The Benro C2680T is a travel tripod in the same category as the Gitzo 1541T and 1542T with four leg sections that fold back over the center column for easy packing in travel luggage. It’s a Gitzo copy and uses some of the older Gitzo design elements and improves on others. It’s variously called C2680T, C268, and C-268 M8 and can be sourced directly from China on eBay for US $326 with free shipping as of the date of this post. The tripod comes with a three-year warranty. I bought mine nine months ago and have used it extensively here in the US and abroad. I’ve taken it on recent trips to Bermuda and Ireland and used it in cities, the shore and mountains. This review is somewhat limited and reflects my personal experience of the product (I’m 5ft 8in tall) and my particular concerns about its reliability, design, construction, and usability.
Size and weight specs (v.1)
- Max. leg diameter 29mm
- Min. leg diameter 18.5mm
- Max. height to top of Markins Q3T ballhead clamp 1575mm (62.0in)
- Folded length 424mm (16.7in)
- Folded length to top of Markins Q3T ballhead clamp 448mm (17.6in)
- Weight 1.26kg (2.77lbs).
Size and weight specs (v.2)
Edit entered 11/1/2011: Benro have slightly altered the spec of this tripod. I'm listing out the updated spec below having received the data from my dealer in China. The specs listed above are my own measures, and the two specs below that include the Q3T head are calculated from my dealer's measurements. The center column has been shortened very slightly but the max height remains the same, so Benro must have increased leg section lengths slightly as well. The net effects of these small changes from a usability perspective are that the folded length of the v.2 tripod is smaller by 0.4in, and the v.2's shorter center column means the folded legs are no longer as parallel to the center column as the v.1 legs. Here is a view of a folded v.2 of the tripod, and a look at my v.1 also folded so that you can visually compare the two. As of this date the v.1 is no longer manufactured, and the v.2 is the only one you can buy new.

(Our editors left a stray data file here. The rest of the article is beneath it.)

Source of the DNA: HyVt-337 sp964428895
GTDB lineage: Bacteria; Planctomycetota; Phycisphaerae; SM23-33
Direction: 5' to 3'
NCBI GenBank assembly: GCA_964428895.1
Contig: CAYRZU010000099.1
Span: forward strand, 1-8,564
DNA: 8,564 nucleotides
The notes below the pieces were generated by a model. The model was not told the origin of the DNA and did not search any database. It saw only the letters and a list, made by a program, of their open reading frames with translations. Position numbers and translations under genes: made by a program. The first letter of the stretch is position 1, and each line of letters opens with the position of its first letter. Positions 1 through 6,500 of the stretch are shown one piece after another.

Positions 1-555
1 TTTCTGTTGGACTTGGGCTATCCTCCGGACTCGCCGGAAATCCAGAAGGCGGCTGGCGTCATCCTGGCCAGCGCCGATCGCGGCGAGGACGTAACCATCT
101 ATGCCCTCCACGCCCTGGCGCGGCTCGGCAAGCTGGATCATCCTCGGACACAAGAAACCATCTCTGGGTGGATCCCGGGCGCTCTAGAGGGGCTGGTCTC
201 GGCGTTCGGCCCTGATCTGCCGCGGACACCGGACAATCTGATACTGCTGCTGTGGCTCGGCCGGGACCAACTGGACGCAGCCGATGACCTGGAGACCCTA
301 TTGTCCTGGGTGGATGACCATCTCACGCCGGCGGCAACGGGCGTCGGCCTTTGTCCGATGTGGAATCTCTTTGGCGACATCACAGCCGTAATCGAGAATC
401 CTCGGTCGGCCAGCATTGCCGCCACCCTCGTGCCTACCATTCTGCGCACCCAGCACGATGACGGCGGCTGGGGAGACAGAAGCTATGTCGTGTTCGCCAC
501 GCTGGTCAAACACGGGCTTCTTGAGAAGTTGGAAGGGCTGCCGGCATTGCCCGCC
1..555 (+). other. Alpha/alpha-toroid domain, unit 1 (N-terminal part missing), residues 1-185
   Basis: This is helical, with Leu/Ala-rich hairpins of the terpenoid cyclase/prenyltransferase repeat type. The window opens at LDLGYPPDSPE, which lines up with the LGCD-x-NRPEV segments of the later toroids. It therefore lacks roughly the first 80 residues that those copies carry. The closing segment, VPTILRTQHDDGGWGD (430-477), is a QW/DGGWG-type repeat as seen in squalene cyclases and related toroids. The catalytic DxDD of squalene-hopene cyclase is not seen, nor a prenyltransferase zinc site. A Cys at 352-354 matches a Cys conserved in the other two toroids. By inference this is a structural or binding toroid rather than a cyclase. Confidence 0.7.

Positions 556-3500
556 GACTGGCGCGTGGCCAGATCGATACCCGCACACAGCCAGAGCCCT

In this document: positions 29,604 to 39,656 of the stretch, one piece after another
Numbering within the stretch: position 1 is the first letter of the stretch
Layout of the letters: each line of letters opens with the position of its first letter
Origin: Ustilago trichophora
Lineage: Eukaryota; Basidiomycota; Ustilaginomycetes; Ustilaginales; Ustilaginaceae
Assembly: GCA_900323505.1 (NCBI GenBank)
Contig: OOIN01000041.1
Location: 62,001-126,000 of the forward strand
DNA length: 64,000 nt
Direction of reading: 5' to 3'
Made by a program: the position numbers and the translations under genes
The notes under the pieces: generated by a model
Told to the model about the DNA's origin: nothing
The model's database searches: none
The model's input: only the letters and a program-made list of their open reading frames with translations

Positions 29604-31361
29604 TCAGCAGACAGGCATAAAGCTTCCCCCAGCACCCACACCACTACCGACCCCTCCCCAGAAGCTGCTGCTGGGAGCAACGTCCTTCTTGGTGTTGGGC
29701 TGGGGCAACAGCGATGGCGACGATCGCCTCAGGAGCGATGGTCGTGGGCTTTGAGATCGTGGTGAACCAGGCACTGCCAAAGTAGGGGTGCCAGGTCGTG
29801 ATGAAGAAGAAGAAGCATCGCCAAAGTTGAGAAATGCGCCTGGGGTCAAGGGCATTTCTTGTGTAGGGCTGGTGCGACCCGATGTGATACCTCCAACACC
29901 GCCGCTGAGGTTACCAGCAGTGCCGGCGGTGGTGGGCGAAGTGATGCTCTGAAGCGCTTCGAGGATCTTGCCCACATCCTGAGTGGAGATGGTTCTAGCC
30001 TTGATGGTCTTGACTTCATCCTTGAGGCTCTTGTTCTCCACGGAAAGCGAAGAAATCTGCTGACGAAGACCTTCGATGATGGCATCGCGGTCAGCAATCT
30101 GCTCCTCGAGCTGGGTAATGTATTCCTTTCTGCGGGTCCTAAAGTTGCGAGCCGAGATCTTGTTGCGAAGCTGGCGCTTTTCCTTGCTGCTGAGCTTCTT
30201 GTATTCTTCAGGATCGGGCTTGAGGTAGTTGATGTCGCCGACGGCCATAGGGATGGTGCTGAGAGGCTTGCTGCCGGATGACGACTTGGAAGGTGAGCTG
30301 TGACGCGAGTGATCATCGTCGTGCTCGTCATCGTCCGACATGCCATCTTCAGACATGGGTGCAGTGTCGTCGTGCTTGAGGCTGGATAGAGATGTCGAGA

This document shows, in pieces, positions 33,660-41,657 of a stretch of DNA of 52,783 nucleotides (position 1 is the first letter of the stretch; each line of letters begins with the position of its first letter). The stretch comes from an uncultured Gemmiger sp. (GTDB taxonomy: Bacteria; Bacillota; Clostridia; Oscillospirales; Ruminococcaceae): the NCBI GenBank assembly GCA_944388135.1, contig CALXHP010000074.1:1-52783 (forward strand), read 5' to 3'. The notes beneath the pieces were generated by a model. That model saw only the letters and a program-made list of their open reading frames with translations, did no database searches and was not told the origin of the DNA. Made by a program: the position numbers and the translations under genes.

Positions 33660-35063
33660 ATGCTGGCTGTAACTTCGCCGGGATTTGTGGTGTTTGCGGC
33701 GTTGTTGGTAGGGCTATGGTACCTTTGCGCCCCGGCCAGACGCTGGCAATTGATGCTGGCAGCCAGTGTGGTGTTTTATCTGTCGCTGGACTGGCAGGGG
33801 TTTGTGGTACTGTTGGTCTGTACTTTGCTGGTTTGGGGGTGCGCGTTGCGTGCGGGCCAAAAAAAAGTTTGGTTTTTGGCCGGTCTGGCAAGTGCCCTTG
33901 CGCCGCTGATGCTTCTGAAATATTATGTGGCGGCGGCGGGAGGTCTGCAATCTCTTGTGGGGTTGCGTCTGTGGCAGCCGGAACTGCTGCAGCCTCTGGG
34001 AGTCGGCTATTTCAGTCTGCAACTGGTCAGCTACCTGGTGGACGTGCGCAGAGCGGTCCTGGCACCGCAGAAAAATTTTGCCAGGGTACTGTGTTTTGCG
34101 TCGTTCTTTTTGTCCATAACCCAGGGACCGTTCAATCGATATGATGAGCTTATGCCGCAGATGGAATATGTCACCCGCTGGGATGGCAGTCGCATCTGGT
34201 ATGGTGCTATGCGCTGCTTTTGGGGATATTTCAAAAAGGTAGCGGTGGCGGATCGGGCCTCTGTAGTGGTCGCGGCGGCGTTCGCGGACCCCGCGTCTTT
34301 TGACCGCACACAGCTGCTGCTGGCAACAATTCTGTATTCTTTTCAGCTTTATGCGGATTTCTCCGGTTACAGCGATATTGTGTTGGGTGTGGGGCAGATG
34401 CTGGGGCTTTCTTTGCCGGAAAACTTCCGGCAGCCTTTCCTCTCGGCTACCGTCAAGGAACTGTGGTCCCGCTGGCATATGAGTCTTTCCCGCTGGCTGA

- Max. leg diameter 29mm - unchanged
- Min. leg diameter 18.5mm - unchanged
- Max. height to top of Markins Q3T ballhead clamp 1575mm (62.0in) - unchanged (with Benro B1 head it's 1570mm; same as the original spec)
- Folded length 425mm (16.7in) - increased by 1mm
- Folded length to top of Markins Q3T ballhead clamp 438mm (17.2in) - decreased by 10mm (with Benro B1 head it's 440mm; 10mm less than the original spec)
- Weight 1.25kg (2.75lbs) - decreased by 1gm
I don’t use a center column in my regular tripods, but you can’t avoid them with a travel tripod. The rapid center column is grooved/non-rotating and the top base is hard molded rubber on an alloy center. The base is screwed onto the column with the ballhead stud that is secured underneath with a set screw. There’s a spring-loaded hook at the bottom of the column that is also secured by a set screw. The center column slides smoothly up-and-down, aided by the noticeable side-play in the column when the column twist lock is loose. The side-play disappears when the twist lock is tightened. The lock doesn’t have to be fully tightened for the center column to be properly held.
The main casting is made of magnesium alloy with what the manufacturer calls a double surface protection. The finish is dull black and the outside dimension of the bridge that connects the center part of the casting to the reverse-folding joints is 17mm (see the yellow lines in the pic below in the leg section). The legs rotate on the lower part of the main casting and this leg joint, along with the leg locks, is one of the most heavily used mechanical components of the tripod.